What You Need to Know About Seizure of Property by Police

What You Need to Know About Seizure of Property by Police

People are often unaware that if police enter a person’s residence with a search warrant, officers may seize items of that’s person’s property under certain conditions.

In Queensland, specifically, police have the right to seize items of a person’s property if they reasonably suspect it may be evidence relevant to the commission of a criminal office, or property to which the search warrant relates.

This post takes a look at this power in more detail – what police must do when they seize property, and what a person’s rights and responsibilities are when it is their property that is seized. If you have had property seized by police, you should seek the guidance of expert criminal lawyers as soon as possible.

What powers do police have?

Under Queensland’s Police Powers and Responsibilities Act 2000 (‘PPR ACT’), police may enter premises to the extent permitted by the warrant and use all powers necessary to execute it, including using reasonable force (section 615). Under section 157 of the Act, any evidence then found by a police officer during a search may be seized.

Even when police do not possess a search warrant, they have certain powers to search persons, vehicles and public places if they reasonably suspect that a person possesses an unlawful weapon, dangerous drug or stolen property, or if they believe the person to possess evidence relevant to the commission of a criminal offence.

During these searches police can seize things they reasonably believe to be evidence, or if a person is in possession of something (such as a weapon) that they might use to harm themselves or others.

When police seize an item of property, they must provide a receipt (known as a ‘field property receipt’) acknowledging their possession of the item to the person they seized it from as soon as is reasonably practicable. An exception to this requirement exists if providing a receipt would impede the progress of an investigation, such as where an item was seized without the owner’s knowledge during a covert operation.

The property receipt must describe the thing seized and must be left in a noticeable place if the owner cannot be handed it in person.

Property seized must be returned within 30 days

When police seize an item of property, it must be returned to its owner within 30 days unless it is evidence in a charge that a criminal offence has been committed.

If no charges or legal proceedings are commenced by the police within 30 days, the force must seek an order from a Magistrate to be able to continue to retain the property.

Should the 30-day period pass without police returning the seized property, or they do not have a court order permitting them to retain the item/s, the owner of the property can apply to the police to have it returned. Should the police refuse this request, an owner may apply to a magistrate seeking an order for the property to be returned.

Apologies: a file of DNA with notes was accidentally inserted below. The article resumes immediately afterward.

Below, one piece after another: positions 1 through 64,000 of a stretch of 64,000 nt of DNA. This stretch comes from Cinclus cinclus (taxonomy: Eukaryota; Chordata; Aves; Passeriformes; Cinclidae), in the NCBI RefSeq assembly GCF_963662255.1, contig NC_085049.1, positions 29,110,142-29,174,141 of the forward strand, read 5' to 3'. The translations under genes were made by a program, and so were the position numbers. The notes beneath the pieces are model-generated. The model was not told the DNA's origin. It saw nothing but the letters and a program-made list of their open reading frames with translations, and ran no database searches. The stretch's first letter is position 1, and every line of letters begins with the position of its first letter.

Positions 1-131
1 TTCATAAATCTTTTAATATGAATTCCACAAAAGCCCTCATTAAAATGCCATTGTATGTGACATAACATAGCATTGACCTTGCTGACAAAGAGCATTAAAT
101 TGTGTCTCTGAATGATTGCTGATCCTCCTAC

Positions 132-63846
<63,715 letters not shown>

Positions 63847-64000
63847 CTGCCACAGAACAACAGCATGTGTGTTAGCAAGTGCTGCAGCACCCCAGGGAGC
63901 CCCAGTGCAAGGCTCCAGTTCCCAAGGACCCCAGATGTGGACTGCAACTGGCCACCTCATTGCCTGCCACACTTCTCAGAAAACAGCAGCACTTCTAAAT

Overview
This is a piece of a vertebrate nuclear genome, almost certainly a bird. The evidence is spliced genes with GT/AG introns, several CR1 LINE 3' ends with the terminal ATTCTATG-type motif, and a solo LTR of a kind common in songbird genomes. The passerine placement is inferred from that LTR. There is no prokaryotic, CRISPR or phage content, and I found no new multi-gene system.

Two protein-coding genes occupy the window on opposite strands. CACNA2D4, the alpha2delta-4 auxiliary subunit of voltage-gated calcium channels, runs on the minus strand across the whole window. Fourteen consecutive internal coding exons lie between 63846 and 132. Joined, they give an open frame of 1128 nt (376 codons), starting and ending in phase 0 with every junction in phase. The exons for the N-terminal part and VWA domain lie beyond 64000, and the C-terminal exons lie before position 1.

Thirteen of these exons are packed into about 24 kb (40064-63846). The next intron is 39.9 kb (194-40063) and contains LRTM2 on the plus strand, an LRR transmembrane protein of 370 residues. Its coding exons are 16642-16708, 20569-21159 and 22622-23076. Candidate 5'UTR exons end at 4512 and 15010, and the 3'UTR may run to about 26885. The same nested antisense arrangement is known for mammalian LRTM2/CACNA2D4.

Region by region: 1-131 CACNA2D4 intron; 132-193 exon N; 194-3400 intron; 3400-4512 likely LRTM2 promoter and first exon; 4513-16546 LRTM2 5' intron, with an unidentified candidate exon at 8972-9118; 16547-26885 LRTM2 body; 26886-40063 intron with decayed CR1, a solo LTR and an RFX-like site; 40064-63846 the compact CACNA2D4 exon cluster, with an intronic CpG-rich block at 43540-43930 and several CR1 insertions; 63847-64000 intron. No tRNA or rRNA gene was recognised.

A person may also apply to the police to have property returned where police have notified the owner that if an application is not made within 28 days to a court to have the property returned, it may be forfeited to the state.

The legislation and the procedural manual for Queensland police officers indicate that police should try to copy or photograph items of seized property in order to return it to the owner at the earliest possible time. But in the quest to have the most persuasive and authoritative evidence available in a criminal prosecution, police may not observe this directive.

What happens to the property if it is seized and held until a criminal prosecution is completed?

The court will generally make an order in relation to the seized property at the end of a criminal proceeding. The order can be that the item or items be returned to the owner, be forfeited to the state, destroyed or disposed of.

If the court makes no order, police will either return the items to the owner or send a forfeiture notice to the owner. A forfeiture notice will be employed by police if it believes the item was used in the commission of a criminal offence; it must be retained to provide it being used in the commission of a criminal offence; or because possession of the item is unlawful (weapons, illicit drugs, for example).

If the owner of the property that is the subject of forfeiture notice objects to it, they can apply to a Magistrate within 28 days after the notice is given for the property to be returned.

The issue of police seizing property unlawfully

Under the PPR Act, police must follow a number of procedures in executing search warrants and seizing property. If there is a mistake in the process, such as searching an incorrect address or seizure of property that is not relevant to the terms of the warrant, then this evidence is potentially inadmissible in a later criminal proceeding because it was not obtained by lawful means.

The court uses a ‘public interest’ test to balance the unlawfulness of the police conduct against the possibility of a person who committed a criminal offence being ‘let off’ on a technicality relating to search and seizure of evidence.

If you have been given a receipt for property seizure, it’s wise to seek specialist legal advice as soon as possible. Expert criminal law firm Hannay Lawyers will take you through your rights in relation to your property and ensure that the police force observes all its statutory duties when it comes to retaining possession of items.

Our long experience in representing people who have been subject to search and seizure by police allows us to provide you with timely, relevant, and understanding advice so that your rights are protected.